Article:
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criteria for PDA
  • Lixina
    Posts: 289
    I wrote up 5 possible sets of criteria for PDA, which I'm planning to use in researching the condition.

    Any comments?
  • Moose
    Posts: 1,843

    I think it would be really helpful to produce a 'neat' set of diagnostic criteria for PDA, but do not think this will be easy.

    I think the greatest difficulty is defining or conveying the cut-off or starting points ( or setting the parameters) for characteristics.

    For example pretend play or role play. An absence of these would be a marker for autism or aspergers, but it's presence indicative of a neurotypical or a PDA child. We have to be able to discern the differences between typical, over active/ advanced and abnormal/obsessive occupation with role and pretend play.
    This is tricky, set the criteria too loose and everyone has PDA, too tight and no one with difficulties is identified.

    I admire you for taking on the challenge and think that your alternative systems are a good starting point for research. Perhaps when you start this you could submit a survey to the forum. This may help in refining criteria and would certainly give you a larger data set to work from.

    I have wondered myself, if the diagnostic process should be a two tier process. stage one being a broader set of criteria identifying an ASD or autistic traits and then sub tests for autism, apergers, PDA etc. Since many PDA children are already suspected of ( or diagnosed) as having an ASD, a differential test could be the most useful ( and accepted) by professionals.

    Just a query, wondered where 'musicality' specifically came from as an associated characteristic? I certainly recognise that many with PDA have strong creative/artistic/aesthetic talents or have a sensitive to the arts, but am interested in the focus on music alone.

  • I'd like to start by saying I love the term Newson's Syndrome, I much prefer it. The word "pathological" has a bad connotation for some people that don't understand the word I have found. And the term Pathological Demand Avoidance describes but one feature of PDA without giving any inclination as to the reasons or implications, and can be misleading. The term Newson's Syndrome doesn't attempt to explain anything and so doesn't fail at explaining anything :P and it gives credit where credit is due really!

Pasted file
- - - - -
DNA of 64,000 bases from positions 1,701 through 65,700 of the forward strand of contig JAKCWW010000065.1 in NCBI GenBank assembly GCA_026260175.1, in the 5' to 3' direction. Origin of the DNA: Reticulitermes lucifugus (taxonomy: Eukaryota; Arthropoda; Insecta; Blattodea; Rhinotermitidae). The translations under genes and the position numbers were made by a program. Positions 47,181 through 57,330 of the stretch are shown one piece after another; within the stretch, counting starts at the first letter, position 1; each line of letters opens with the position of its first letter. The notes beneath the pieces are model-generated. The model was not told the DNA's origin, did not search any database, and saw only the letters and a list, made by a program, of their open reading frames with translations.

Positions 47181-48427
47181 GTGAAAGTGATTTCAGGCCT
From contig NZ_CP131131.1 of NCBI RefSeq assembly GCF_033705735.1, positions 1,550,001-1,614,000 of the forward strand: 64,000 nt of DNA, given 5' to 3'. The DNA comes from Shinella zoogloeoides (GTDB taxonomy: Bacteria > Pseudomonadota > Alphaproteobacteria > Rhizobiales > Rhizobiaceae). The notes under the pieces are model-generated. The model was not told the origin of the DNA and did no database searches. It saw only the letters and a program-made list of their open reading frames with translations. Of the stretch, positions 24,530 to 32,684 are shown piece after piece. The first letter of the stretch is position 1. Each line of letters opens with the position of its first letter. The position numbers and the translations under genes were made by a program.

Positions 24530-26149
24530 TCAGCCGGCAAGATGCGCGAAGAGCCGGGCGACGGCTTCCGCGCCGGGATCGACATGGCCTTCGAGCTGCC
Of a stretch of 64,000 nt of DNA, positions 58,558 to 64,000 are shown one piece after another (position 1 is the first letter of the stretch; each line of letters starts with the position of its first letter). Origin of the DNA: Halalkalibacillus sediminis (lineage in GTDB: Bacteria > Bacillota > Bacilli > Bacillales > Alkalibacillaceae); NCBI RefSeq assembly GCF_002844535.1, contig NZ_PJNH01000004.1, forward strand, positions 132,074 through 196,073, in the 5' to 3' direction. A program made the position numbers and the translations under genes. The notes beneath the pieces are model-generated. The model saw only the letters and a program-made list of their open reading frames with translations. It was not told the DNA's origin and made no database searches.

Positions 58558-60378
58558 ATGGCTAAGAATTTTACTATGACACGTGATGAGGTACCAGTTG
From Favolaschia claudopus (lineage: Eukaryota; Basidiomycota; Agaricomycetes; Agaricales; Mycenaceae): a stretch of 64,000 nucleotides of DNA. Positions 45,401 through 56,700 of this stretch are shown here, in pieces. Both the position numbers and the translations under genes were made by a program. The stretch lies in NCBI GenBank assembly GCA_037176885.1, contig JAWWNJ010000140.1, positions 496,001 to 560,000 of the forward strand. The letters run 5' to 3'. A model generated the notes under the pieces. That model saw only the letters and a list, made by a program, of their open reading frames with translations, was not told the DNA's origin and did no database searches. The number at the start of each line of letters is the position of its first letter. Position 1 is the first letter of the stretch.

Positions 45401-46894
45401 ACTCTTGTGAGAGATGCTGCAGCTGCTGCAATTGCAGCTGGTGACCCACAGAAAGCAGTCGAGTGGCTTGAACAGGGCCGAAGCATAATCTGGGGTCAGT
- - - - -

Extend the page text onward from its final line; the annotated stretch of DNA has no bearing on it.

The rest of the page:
Anyway those diagnostic systems seem to encompass what I've read so far and cover the syndrome really well. I do agree that there's an issue with parameters of a couple of points but some of those things are difficult to quantify. And it wouldn't cause as much difficulty as vague statements like "seems autistic but not quite" which are fine for a general description but would just be silly as a diagnostic criterion. I may just be rambling now.
  • Lixina
    Posts: 289

    Just a query, wondered where 'musicality' specifically came from as an associated characteristic?

    From the detailed report of the 21 kids, which I used as a basis for these criteria. They only had data on musicality of 11 of those kids, and all of those 11 showed an interest in music. Newson hasn't really commented on this, but I thought it seemed significant.
  • There is also a good history for this sort of name politically - I have seen what has happened since Alzheimer's started being used in common parlance as the main term for dementia (it used to be highly specific), and I think the same increase in understanding and respect has happened since Asperger's became a widely used term.
  • I'm interested in the naming too.

    This is so interesting because there are some key things that we wouldn't say fit for S but all the rest does, whereas other key things for other things don't. Hmm, maybe if we ever get to see someone they'll advise further.
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